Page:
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For the love of boxing: Chuck Williams

Chuck Williams
Chuck Williams

By John J. Raspanti

There are many characters floating around the boxing world.

It doesn’t take a Sherlock Holmes to spot the good ones. One such as Chuck Williams.

When I first spotted him a few years ago in Las Vegas, his stocky build and commanding presence reminded me of the late great actor James Cagney.

Even the way he told a story brought the pugnacious Cagney to mind.

Oh yeah, and he’s Irish.

For most of his 81 years, Williams has dedicated himself to boxing, whether in the amateur ranks, as a judge, or referee, or working with the professionals in one way or another.

Williams learned how to defend himself when he was 10 years old.

“In 1944, I had my first fight—at an orphanage in Staten Island, New York,” Williams told this writer on the phone a few weeks ago. “It was all about survival. I had like three hundred fights. But fortunately I had a priest in Hell’s Kitchen, Father Connelly, who was in charge of the orphanage. He taught me how to hit and not get hit.

“I was just a runty little kid. I wouldn’t ever give up. “

While in the U.S. Navy when he was 17, Williams became a boxing trainer.

“Many trainers are like jockeys,” said Williams. “They’re about as good as the horse they ride on. I always had an ability to see things in the ring.”

Williams had a successful career in the corporate world before he returned to boxing in the 1970s. He began officiating amateur matches.

“I met this guy by the name of Elmo Adolph from New Orleans,” Williams said. “He was my mentor. He was considered one of the best referee’s in the world. It was a privilege to know and learn from him.”

After working four National Championships and Golden Gloves, Williams moved up the ranks.

“From there I started doing professional judging and officiating,” said Williams. “My very first was an IBF fight in the Philippines. Later, I attended an IBF convention in Norfolk. At a NABF convention in New Orleans - I saw this short, chubby guy surrounded by many people.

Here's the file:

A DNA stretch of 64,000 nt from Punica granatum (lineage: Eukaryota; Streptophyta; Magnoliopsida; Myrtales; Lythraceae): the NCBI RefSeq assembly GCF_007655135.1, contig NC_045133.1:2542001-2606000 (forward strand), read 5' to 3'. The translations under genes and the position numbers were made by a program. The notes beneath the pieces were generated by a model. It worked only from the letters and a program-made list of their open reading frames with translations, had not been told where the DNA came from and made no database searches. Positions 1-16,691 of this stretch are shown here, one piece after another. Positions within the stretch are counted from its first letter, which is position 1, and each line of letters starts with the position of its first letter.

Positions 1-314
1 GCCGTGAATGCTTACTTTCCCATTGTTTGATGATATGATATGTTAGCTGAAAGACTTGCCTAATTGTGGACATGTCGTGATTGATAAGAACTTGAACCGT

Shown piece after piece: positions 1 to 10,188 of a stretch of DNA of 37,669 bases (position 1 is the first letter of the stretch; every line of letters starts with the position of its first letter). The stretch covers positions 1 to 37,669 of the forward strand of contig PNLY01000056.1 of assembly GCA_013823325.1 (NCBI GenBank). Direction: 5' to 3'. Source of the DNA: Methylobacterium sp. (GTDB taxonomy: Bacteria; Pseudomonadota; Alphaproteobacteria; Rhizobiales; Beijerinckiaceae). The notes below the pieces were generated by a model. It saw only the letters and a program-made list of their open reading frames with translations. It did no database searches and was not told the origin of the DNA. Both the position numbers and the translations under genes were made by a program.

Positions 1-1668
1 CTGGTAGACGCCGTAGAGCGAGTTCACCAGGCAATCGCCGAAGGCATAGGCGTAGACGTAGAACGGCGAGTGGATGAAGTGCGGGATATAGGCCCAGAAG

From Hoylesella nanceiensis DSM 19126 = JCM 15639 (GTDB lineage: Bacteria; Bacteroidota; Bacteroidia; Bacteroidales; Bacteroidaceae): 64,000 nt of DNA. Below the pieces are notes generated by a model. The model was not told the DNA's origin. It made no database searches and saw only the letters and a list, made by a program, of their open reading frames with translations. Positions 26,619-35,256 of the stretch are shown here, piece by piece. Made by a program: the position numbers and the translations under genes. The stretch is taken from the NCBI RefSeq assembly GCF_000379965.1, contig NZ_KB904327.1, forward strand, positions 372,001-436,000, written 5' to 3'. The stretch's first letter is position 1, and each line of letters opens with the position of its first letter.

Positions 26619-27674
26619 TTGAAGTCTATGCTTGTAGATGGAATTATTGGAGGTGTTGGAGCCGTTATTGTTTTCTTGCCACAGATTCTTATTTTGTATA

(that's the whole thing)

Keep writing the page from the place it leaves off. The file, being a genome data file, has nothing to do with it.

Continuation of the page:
“Someone told me it was WBC President Jose Sulaiman. I introduced myself to Jose and the rest was history. I judged a number of WBC fights. Now I’m a supervisor for the WBC."

What does a supervisor for the WBC do?

“We’re involved with the weigh-ins,” Williams said. “We supervise the drug testing. There are a lot of insurance forms that have to be filled out. The WBC insures every fighter.”

Williams has had many memorable boxing experiences. He met Muhammad Ali in the 1970s. At a convention a few years later, he found himself next to “The Greatest” as they both left the building.

“I was at this particular event,” said Williams. “Howard Cosell was the emcee. I jokingly made a comment about the lack of women in attendance.

Ali looked at me and said, “There’s only one…Howard.”

Williams cherishes his friendship with the late great former champion Alexis Arguello.

“He was an absolute gentleman,” Williams said.

Former world champion Zab Judah and Williams are very close friends.

But it wasn’t always that way.

“I was refereeing a National Golden Glove tournament in an Olympic year,” said Williams." “I was told this kid from Brooklyn named Judah was a really talented fighter. So during his fight, which I refereed, Judah forced me to take away a point in the last round.

"I gave him three warnings and didn’t take away a point. I didn’t do it until the fourth warning,” he said.” I told Zab this later on when I got to know him. I told him I hadn’t done that I wouldn’t have been being fair to his opponent. That’s not who I am.”

Williams figured that Judah wouldn’t accept the Bronze medal.

He was the right.

“So, I jammed (the medal) over his head. As he’s going down the stairs to see the doctor, he takes off the medal and throws it on the ground. Five minutes later his father Yoel sent him back with the medal.”

A few months later, Williams ran into Judah quite by accident.

“I’m in a candy store in Brooklyn," he said. “Who walks in but Yoel and Zab. This was only a few months after the event. Zab is like seventeen years old. He walks up to me and says, “What are you doing here?

“I walked right up to him and looked him right in the eyes and said, “’Listen young man. Is that any way to talk to somebody? What’s wrong with you?’ “Yoel starts to laugh. Zab was a cocky young guy. He’s matured a lot. He’s a father now. I told him, “Zab, I didn’t take a point from you, you earned it.”

He understood after that. Now every time he sees me he gives me a hug. He’s like family.”

Williams respects any fighter who laces on the gloves.

Above everything else, he prides himself on his honesty and integrity.

“I was a judge at the Lennox Lewis versus François Botha fight in England,” said Williams. “I’ve been accused of getting to close to fighters. That doesn’t matter. A fighter wins or loses. Honesty is like pregnancy. You’re never part pregnant and you’re never part honest.

"You either are, or you’re not. So, I’m standing off to the side during the press conference. Lennox sees me and puts his arms out to hug me. I put up my hand and say, “I’m judging your fight,” Lennox stops. He got the message.

“Anyway,” I said to Lewis. “If you hug me, I’ll have to go over and hug Botha.”

John J. Raspanti responds to all his emails. Please send all questions and comments to John at:


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